The amount of time it takes to get your sprouts to edible form depends a bit on the type of seeds. Most packages will give you both instructions for sprouting and the number of days it will take to sprout. In general, many are about 5 days, though some seeds take less time, others take more. General directions and helpful hints below.

Step 1. Place 2 tbsp of sprouting seeds into a 1L jar. Cover top of jar with cheesecloth and secure with an elastic. Cover with water and allow to soak overnight or for 6-8 hours.

Step 2. Drain water and refill with cold water, swirling seeds around to rinse and drain again. If there are a lot of seeds stuck to the cheesecloth, just give them a little flick with your finger to knock them down. Sort of roll the seeds around in the jar so they aren’t all clumped up together- as seen in the middle photo below. Lay the jar on an angle and place it out of direct sunlight.

Step 3. Rinse and drain sprouts twice a day for the next 4-6 days, leaving jar at an angle between rinsing.  For the last day of sprouting you may wish to place the jar somewhere it will get sun for a few hours for the sprouts to green up.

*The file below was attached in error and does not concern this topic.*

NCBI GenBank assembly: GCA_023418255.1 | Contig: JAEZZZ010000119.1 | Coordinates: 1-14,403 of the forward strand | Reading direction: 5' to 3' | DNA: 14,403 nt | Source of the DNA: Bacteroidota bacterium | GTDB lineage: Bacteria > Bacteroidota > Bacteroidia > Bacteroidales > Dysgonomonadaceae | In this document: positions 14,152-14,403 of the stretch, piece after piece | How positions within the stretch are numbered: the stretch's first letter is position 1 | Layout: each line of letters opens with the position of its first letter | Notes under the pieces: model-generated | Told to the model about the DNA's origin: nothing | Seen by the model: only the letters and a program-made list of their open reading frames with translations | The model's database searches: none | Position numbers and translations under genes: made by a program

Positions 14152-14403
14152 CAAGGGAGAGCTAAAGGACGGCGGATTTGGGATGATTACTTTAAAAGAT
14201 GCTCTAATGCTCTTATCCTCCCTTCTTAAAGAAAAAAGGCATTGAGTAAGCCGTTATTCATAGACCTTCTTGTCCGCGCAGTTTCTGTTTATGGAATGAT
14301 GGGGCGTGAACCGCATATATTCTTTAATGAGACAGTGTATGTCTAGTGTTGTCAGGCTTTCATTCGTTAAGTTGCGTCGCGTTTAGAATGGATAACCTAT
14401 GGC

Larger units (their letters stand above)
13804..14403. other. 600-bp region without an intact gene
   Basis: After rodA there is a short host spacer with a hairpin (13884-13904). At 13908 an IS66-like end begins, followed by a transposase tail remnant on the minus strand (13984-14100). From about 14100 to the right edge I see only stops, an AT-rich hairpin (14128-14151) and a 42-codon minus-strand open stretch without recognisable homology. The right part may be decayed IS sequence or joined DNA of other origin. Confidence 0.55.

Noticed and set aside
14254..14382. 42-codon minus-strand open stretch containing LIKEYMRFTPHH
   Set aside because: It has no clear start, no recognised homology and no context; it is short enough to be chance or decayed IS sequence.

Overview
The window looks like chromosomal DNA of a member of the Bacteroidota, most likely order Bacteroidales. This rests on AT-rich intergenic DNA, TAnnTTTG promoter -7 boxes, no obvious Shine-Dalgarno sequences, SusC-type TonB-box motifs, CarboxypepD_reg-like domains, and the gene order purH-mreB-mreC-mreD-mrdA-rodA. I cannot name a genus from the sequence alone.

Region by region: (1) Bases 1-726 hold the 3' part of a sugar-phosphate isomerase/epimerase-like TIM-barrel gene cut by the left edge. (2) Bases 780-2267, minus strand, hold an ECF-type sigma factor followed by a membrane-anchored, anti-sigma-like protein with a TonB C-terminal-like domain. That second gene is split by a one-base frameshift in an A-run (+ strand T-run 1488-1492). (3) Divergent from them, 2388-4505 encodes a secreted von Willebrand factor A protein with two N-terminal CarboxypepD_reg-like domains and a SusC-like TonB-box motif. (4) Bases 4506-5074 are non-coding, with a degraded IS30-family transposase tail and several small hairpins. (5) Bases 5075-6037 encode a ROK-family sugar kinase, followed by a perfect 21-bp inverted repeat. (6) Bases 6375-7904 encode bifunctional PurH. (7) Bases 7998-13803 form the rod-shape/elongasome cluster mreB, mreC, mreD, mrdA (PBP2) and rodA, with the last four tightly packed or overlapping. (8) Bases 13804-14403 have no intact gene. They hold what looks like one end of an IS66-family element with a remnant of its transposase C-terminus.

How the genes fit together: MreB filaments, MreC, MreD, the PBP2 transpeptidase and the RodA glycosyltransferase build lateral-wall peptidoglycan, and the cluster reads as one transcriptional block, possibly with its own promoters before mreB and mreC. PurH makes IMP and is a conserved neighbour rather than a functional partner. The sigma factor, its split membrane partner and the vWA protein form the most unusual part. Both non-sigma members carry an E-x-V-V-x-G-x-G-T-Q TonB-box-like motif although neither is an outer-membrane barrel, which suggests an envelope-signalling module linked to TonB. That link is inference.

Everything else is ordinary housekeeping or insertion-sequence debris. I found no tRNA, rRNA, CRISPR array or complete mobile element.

Step 4. When your sprouts are ready for eating, take the cheese cloth off and rinse and discard the seed hulls. Depending on your jar, you may find it easier to put sprouts into a large bowl and skim the hulls off the top. You don’t need to worry about getting them all.

Step 5. Allow sprouts to dry for a few minutes on a clean cloth or piece of paper towel. They can be stored in a covered container with a piece of paper towel in the bottom. They are best if eaten sooner rather than later – I often plan to use them the day I know they will be ready, but they can be stored in the fridge for about 3 days.

As you can see in the above photo, 2 tbsp of seeds made a lot of sprouts, about 4 cups as they are really packed into that jar!  I probably could have let them grow for another day, but I wanted to use them in Harissa Chicken Wraps with Hummus.

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The photos above are all of the Spicy Lentil Crunch mix. Below are photos featuring the Crunchy Bean mix.